Unlike other industries, the coronavirus pandemic has not brought the local real estate market to a halt. It is just the opposite; many people are still house hunting, and they are finding prices continuing to rise. Agents are frustrated because they are seeing homes go for way over asking. The rules do not seem to apply to reasonable offers. Many are searching for a multi-bedroom home on the South Shore and even with experienced agents involved, dealing with 8 or more offers is scary.
Agents are saying that from a buyer’s perspective, real estate competition is fierce right now because it is a sellers’ market. Due to the virus and more families staying at home, the same room you are lounging in is the room where you are eating, and often it is the room where you are working; it is all one space. More are coming to realize that if they are going to be home for at least a year, they need more space.
Also, with no commutes to tie newly remote workers down, many urbanites have decided to pack up their home offices and move south. Many started with a summer rental, but now looking to make a move permanent.
As for suburbs vs. the larger city homes, it is not that city owners vacation homes have gone out of style, but low inventory and a large pool of motivated buyers have propelled a sprawl to Cape Cod and the South Shore. The greater space of homes on the south shore have become more attractive compared to the loss of accessibility to shops and proximity to the city.
The condo market is not what it used to be either. It is not hard to see that the single-family home is where the market is hot right now. COVID-era house hunters are all looking for more space to themselves. A yard to spread out is currently more desirable than a walk through the Back Bay. The condo sellers looking to relocate and buy larger cannot sell due to the rising buyer’s trend to move further from the city and have more space.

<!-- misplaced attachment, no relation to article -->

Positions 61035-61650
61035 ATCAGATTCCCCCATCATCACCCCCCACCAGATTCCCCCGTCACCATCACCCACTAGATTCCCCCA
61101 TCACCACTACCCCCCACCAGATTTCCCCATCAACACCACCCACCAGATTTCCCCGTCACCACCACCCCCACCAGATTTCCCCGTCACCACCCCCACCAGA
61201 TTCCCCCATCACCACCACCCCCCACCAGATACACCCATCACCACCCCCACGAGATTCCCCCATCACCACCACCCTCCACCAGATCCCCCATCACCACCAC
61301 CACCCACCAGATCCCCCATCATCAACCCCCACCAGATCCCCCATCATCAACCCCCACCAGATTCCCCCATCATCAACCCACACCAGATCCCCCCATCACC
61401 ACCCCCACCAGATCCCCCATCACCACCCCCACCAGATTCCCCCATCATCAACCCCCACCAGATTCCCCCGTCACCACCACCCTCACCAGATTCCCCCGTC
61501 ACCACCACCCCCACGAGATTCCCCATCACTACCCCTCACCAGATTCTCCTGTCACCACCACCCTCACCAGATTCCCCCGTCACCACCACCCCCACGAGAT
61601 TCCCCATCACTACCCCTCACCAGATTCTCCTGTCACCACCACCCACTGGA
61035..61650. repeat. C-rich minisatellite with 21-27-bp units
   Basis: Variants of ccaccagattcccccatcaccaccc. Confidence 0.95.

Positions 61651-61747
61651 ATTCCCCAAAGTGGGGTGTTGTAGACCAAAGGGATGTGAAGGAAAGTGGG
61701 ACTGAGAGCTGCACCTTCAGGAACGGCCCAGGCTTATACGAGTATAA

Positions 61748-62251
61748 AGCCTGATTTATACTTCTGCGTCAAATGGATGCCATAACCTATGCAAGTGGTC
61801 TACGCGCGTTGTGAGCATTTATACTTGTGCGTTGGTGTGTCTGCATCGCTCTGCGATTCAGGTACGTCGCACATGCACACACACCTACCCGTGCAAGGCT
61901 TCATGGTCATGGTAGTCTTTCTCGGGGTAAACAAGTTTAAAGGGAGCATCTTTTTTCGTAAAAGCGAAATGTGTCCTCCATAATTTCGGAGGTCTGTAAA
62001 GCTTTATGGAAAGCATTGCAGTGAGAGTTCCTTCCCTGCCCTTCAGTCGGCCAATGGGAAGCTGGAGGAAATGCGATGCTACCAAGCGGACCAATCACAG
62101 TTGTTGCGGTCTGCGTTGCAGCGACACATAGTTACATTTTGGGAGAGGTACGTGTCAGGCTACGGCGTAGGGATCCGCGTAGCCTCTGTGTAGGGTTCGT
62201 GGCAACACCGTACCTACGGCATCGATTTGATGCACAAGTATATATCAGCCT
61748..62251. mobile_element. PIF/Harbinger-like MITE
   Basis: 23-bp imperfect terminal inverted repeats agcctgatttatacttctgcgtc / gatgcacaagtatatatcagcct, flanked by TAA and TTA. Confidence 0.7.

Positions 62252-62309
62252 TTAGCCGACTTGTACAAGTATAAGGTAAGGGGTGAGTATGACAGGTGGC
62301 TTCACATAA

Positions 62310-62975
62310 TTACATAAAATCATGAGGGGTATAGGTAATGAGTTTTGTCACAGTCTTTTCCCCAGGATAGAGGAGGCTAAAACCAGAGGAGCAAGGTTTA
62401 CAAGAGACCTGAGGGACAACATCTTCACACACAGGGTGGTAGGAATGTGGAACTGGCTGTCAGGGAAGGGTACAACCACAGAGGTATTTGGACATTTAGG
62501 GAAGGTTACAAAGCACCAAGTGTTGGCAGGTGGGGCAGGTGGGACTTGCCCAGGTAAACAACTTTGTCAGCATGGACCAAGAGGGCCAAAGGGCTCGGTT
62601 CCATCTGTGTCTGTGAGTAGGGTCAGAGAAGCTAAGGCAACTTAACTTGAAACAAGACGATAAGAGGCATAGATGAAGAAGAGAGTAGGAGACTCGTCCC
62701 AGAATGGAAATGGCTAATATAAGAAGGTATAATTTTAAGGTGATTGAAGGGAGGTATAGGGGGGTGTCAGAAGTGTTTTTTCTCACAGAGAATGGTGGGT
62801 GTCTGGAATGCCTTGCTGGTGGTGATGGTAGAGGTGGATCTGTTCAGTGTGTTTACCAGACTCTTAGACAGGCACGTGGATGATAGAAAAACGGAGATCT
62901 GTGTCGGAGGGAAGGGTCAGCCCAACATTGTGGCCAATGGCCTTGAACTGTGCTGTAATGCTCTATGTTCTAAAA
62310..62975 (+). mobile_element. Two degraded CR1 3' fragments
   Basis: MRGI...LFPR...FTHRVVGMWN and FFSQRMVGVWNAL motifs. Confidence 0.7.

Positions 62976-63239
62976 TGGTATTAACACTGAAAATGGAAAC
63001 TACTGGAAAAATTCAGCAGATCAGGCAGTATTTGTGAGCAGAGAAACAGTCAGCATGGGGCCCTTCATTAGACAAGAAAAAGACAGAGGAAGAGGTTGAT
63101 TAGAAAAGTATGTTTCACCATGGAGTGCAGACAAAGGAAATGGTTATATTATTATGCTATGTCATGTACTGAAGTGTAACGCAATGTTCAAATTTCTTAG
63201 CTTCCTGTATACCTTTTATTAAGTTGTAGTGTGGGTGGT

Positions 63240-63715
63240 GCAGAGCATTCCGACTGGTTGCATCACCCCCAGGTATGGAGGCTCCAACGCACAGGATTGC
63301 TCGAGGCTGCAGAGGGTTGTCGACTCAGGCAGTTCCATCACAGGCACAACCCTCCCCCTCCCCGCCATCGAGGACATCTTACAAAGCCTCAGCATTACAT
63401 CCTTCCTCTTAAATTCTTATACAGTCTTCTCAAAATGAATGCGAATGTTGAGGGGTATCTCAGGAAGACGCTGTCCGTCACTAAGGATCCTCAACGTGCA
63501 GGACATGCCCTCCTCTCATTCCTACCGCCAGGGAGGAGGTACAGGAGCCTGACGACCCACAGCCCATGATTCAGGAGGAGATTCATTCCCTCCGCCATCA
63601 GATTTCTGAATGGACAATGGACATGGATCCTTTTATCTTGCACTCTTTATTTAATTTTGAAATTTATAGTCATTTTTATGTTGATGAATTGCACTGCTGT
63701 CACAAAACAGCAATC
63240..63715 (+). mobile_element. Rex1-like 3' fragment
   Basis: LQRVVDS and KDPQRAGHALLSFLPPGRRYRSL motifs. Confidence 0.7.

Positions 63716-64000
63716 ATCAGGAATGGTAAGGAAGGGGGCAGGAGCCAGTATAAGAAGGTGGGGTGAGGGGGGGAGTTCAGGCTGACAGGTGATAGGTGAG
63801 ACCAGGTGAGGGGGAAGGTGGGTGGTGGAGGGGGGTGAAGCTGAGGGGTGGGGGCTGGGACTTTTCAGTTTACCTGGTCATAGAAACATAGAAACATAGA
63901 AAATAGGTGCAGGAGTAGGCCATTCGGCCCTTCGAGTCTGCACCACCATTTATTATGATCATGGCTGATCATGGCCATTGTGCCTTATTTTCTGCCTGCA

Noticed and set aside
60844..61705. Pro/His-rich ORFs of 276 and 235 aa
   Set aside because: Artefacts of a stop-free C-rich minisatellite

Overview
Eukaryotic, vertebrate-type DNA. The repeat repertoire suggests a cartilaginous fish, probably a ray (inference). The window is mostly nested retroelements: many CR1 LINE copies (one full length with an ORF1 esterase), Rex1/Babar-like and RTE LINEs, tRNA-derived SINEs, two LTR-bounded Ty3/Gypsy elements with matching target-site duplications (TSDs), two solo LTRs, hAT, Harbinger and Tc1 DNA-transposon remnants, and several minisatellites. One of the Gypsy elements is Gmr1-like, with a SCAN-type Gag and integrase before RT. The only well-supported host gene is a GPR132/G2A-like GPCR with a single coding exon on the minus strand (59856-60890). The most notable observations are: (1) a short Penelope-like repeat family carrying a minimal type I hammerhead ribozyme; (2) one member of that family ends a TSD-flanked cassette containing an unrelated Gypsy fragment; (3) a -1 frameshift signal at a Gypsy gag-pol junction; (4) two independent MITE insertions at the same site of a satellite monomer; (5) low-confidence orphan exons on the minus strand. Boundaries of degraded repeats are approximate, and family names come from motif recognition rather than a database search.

Part of the decline in condo popularity is that the shared areas many condo buildings once promoted as value now appear as risky. Who wants to struggle with staying six feet apart in an elevator? Instead, single-family converts compromise for fewer amenities but the peace of losing their face mask as soon as they get home. In both cases the move is motivated by a need for more space or more affordability, and you get more for being outside the city condo.
Kiernan Middleman, an agent with Berkshire Hathaway HomeServices Warren Residential in Boston, which just published its third-quarter report on the city’s condo market. “Buyers are simply leaving the city and heading to the suburbs.” The best scenario for an agent is finding a renter looking to purchase and take advantage of the weak condo market.
There is no denying that the complex market has increased the demand for an experienced real estate agent, and the good ones are slammed. Better to be safe than sorry is the key advice of today. Call one of our knowledgeable South Shore real estate agents to book a time to discuss your housing goals.